Mental health is an important aspect of everyone’s life. Stressors that might cause various responses in our psyche can be found all over our environment, and as a result, social anxiety is very prevalent, and you can almost certainly assume that you are not alone in this struggle.
SAD is a common psychological disorder, and it can affect dating and intimate relationships in many different ways.Stein DJ, Lim CCW, Roest AM, et al. The cross-national epidemiology of social anxiety disorder: Data from the World Mental Health Survey Initiative. BMC Med. 2017;15:143. … Continue reading On the flip side, one can simply be an introvert and not necessarily have social anxiety. Online dating as well may provide a solution that dissolves the untimely stress of dealing with social situations one is not ready for. But eventually, both cases will lead to a point where you may have to ask yourself: Am I ready to venture out into the world and face somebody else on a date?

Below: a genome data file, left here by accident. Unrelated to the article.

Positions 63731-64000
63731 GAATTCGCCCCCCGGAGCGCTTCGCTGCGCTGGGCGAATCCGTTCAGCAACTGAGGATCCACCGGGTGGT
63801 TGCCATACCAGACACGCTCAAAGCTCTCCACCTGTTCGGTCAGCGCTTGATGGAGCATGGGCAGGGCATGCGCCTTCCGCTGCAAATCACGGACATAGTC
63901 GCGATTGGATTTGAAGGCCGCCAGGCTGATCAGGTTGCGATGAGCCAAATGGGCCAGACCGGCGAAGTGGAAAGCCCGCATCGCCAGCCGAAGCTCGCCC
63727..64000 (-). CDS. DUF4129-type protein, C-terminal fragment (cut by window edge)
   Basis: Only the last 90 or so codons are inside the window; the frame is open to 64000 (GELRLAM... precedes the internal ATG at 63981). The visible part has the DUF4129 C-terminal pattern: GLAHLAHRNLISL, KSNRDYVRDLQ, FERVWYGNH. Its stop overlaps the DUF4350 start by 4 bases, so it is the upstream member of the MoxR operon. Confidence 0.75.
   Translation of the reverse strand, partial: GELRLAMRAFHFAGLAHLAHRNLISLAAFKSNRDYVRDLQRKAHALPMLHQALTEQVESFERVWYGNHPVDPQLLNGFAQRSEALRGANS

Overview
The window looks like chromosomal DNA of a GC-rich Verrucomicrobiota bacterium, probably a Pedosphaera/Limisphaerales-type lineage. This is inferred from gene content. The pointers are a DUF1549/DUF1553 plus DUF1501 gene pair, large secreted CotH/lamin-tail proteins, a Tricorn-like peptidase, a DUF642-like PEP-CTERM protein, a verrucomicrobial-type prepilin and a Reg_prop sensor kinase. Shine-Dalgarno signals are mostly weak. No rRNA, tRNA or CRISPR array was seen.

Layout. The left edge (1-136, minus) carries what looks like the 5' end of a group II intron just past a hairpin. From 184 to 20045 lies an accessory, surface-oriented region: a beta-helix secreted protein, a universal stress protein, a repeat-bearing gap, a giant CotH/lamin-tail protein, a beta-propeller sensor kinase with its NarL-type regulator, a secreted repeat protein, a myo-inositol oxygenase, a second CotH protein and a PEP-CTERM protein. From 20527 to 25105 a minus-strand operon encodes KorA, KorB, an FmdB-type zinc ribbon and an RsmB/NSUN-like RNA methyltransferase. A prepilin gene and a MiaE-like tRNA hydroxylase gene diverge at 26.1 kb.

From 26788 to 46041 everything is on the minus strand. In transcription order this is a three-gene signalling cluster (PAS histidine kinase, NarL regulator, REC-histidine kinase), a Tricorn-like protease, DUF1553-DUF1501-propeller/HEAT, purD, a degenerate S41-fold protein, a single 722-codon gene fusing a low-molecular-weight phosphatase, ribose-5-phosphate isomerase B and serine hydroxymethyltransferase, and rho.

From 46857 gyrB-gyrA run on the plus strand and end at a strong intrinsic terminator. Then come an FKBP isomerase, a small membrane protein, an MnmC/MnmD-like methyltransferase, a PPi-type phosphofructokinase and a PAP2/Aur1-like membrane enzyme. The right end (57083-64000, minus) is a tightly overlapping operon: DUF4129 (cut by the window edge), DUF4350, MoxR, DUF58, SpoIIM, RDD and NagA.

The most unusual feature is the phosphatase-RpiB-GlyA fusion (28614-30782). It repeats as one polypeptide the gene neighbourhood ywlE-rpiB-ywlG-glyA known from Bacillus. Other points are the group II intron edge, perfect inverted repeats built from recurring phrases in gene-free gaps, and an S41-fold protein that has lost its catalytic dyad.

In any given year, it is estimated that 3% of the Australian population suffers from social phobia. Social phobia affects up to 13% of the population at some point in their lives.Better Health Channel. (2017). Social phobia. Retrieved from https://www.betterhealth.vic.gov.au/health/conditionsandtreatments/social-phobia Pair this with the unpredictable changes in quarantine protocols in this ongoing pandemic, and it is not a far reach to presume that there is a lot of stress involved in planning a date only to have it moved or cancelled because of things that are out of one’s control.